It is caused by some microorganisms that survive the canning process. They are referred to as thermophilic (aka “heat loving”). The actual bacteria that cause it can include (depending on the food product) strains of Bacillus stearothermophilus, Bacillus licheniformis, Bacillus coagulans, Bacillus macerans, and Bacillus subtilis. [2]
    They are harmless with regard to food safety, but they cause the food to ferment in a way that produces a sour off-taste and smell without producing any gas. Metal cans will not bulge, nor will lids pop off of jars as there is no gas to cause that.

    It is described as sour because of the taste and smell, and flat because it doesn’t produce gas that could bulge or blow the lid



    Strangest thing is that I've been canning for around 40 years now and 20 of that in this house....but have only had this problem develop in just the last 5 years and is always with corn.
    I learned something there.

    Seems the flat sour is due to not cooling the canned material, as soon as possible after pressure is down. And thermophillic bacteria are more widespread than I knew about.

    I've always removed my jars from the canner soon after processing. Perhaps that is why I've not had the problem?
    JustAnotherNut likes this.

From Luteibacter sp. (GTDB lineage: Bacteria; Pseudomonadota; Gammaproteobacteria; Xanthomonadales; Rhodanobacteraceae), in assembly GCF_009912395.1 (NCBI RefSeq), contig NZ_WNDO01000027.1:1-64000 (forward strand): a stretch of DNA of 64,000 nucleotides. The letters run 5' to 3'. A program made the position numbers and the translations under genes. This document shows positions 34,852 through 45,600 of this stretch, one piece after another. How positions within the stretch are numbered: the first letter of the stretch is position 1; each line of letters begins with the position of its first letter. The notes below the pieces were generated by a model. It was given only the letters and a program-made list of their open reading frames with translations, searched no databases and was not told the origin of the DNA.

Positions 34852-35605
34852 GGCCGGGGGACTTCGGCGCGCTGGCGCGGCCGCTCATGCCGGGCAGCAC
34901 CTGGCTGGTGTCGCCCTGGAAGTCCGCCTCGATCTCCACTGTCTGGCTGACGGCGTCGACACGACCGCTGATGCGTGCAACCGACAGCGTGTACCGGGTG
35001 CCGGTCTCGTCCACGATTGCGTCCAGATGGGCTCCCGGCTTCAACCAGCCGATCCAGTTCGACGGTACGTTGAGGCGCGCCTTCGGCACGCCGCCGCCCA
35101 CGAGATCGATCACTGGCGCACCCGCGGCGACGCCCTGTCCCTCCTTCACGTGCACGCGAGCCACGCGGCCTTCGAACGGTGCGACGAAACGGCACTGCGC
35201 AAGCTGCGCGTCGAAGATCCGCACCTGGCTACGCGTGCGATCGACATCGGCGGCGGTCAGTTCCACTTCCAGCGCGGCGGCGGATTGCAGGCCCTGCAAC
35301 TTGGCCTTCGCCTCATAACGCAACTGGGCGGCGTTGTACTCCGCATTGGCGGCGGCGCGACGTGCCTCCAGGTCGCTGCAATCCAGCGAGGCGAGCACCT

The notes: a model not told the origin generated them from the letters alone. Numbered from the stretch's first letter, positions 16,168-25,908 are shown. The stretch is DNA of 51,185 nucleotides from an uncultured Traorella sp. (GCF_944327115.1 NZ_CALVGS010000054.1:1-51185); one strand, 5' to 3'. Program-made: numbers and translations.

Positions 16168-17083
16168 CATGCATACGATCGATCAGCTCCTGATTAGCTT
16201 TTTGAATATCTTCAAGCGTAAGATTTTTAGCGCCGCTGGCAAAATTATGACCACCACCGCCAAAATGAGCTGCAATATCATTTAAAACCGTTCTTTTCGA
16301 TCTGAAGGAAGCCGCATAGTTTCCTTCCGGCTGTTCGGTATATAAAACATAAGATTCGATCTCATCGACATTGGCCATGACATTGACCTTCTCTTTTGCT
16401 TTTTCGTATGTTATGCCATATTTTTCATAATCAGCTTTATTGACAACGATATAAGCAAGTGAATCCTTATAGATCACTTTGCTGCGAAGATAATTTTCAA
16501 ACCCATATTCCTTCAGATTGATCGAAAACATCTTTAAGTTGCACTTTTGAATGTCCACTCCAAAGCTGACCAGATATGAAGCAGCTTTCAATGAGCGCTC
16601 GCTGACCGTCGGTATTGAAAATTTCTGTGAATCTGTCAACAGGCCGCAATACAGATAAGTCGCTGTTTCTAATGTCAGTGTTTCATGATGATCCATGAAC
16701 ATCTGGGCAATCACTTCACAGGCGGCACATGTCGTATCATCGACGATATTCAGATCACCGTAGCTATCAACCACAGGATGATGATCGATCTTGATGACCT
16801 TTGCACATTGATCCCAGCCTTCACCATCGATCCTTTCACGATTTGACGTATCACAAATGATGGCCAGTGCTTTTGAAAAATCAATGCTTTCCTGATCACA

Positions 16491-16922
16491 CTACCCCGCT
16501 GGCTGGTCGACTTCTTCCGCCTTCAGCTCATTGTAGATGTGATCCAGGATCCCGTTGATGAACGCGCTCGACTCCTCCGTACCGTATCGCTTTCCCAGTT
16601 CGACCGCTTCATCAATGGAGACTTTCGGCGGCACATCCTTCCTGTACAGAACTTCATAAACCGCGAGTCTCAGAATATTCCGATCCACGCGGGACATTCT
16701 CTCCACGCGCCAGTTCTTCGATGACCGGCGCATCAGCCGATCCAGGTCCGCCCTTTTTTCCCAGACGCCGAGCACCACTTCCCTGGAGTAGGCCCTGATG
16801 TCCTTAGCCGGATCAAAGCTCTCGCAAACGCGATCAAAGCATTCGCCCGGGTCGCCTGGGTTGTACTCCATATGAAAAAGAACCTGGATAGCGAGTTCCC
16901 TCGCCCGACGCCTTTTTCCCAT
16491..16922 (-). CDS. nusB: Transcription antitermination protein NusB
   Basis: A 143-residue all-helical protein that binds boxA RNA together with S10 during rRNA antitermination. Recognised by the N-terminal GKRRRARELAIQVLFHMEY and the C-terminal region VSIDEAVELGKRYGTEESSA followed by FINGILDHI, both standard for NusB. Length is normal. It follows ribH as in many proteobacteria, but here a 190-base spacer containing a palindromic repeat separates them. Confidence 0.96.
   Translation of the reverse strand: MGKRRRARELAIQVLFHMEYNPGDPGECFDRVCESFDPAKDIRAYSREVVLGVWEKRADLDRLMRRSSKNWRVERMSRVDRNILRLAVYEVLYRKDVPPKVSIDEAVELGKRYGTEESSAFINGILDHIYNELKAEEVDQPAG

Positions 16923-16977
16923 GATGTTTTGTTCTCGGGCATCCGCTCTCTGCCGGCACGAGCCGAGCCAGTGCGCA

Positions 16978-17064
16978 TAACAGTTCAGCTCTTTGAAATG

9. #28
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    Quote Originally Posted by Mad Trapper View Post
    I learned something there.

    Seems the flat sour is due to not cooling the canned material, as soon as possible after pressure is down. And thermophillic bacteria are more widespread than I knew about.

    I've always removed my jars from the canner soon after processing. Perhaps that is why I've not had the problem?
    I do too. With the PC, I wait until the gauge is 0 and the little vent doohickey drops and about a minute or so after. Then turn the lid slowly....so it actually takes another minute or two and I do that because it's supposed to help with siphoning.
    I've only had the PC for just over a year. Previously I had only waterbath canned, and still had the problem, but my plan for this year is to do my canning in the fall/winter and in the meantime, stuff is going in the freezer until then.